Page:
Abstract: Developing countries universities are characterised by financial constraints, lack of qualified personnel, poor infrastructure and limited physical space. However, the increasing use of internet and the ubiquitous of Information Technology (IT) enhanced learning tools and applications are dramatically changing and bridging the gaps that existed between the learners of the rich developed and the poor developing countries. With IT, learners can now conduct research, access learning materials of other universities as well as collaborating with others within and outside their environment. It is evident that the availability of information in electronic media has on the other hand created opportunities for global access to information, increased the speed of service and has increased the number of learners being served regardless of the geographical boundaries. However, much as universities have colossally invested in these digital libraries, their optimal use by many learners in developing countries is still limited. The objective of this study therefore was to investigate the usage of digital libraries at universities in developing countries and how such usage could enhance learning. This study used data collected from a university in South Africa to verify digital libraries usage. Data was collected and analyzed quantitatively. The results showed that bandwidth, system complexity, lack of skills, information overload and training significantly impact on digital libraries usage. The empirical evidence of this study is expected to serve as a cornerstone for digital libraries implementation and usage in universities not only in developing countries but also in other institutions world across.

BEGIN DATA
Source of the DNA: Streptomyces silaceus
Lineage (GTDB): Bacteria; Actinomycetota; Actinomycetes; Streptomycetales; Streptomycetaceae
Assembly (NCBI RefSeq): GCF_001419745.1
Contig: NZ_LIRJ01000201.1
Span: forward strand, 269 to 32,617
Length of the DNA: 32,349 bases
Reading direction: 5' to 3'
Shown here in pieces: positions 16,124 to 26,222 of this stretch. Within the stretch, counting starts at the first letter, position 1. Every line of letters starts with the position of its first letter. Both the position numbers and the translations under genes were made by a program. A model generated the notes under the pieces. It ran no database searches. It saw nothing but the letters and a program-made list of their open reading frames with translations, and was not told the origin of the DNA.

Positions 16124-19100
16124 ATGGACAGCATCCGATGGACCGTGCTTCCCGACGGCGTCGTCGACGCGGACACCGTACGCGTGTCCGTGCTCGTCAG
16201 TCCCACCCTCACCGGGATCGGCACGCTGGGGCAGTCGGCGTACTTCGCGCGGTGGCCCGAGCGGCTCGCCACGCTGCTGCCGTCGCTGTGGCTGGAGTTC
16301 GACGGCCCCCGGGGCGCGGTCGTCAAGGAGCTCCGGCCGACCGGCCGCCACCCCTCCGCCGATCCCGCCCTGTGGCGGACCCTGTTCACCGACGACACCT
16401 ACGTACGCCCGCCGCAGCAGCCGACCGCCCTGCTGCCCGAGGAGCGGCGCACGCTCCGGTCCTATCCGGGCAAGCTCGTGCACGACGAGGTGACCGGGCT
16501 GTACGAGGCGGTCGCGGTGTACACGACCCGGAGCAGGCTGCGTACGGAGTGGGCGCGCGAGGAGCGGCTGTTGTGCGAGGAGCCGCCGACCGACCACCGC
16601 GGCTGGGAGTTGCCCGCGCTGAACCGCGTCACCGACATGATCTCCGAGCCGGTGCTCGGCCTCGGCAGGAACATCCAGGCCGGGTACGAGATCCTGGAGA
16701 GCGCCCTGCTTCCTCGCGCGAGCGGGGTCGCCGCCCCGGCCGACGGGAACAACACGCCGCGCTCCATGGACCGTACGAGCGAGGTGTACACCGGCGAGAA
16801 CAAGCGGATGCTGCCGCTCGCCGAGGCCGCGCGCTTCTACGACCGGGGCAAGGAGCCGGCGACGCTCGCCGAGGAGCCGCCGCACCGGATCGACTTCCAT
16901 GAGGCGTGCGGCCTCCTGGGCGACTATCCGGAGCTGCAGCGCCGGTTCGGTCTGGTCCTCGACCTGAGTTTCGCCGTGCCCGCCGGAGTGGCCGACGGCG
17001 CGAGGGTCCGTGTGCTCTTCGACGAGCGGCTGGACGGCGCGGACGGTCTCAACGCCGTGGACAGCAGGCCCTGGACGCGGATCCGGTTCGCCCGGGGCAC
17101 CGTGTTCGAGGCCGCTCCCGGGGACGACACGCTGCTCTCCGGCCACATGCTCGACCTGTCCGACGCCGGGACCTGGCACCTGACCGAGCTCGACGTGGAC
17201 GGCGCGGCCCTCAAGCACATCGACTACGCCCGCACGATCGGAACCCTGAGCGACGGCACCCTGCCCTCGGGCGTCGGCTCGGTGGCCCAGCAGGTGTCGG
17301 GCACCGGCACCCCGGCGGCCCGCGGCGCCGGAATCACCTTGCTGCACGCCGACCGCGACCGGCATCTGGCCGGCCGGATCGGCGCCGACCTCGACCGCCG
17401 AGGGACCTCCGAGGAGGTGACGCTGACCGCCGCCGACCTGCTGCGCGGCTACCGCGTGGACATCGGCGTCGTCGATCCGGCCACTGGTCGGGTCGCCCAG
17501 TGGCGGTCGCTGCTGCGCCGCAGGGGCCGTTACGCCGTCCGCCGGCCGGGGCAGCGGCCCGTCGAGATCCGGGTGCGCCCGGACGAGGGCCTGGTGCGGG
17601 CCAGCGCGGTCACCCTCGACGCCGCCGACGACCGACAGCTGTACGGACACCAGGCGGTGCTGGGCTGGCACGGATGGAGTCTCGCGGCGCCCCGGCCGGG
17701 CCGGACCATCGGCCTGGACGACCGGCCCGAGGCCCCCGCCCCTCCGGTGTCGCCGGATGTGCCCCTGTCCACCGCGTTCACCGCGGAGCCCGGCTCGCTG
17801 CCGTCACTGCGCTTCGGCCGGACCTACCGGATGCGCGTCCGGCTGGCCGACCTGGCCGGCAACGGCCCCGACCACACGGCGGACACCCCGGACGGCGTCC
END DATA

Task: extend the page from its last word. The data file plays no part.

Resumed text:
Billy Mathias Kalema and Refilwe Constance Mogase, 2017. Enhancing Learning Through the Use of Digital Libraries in Developing Countries Universities. International Business Management, 11: 2090-2096.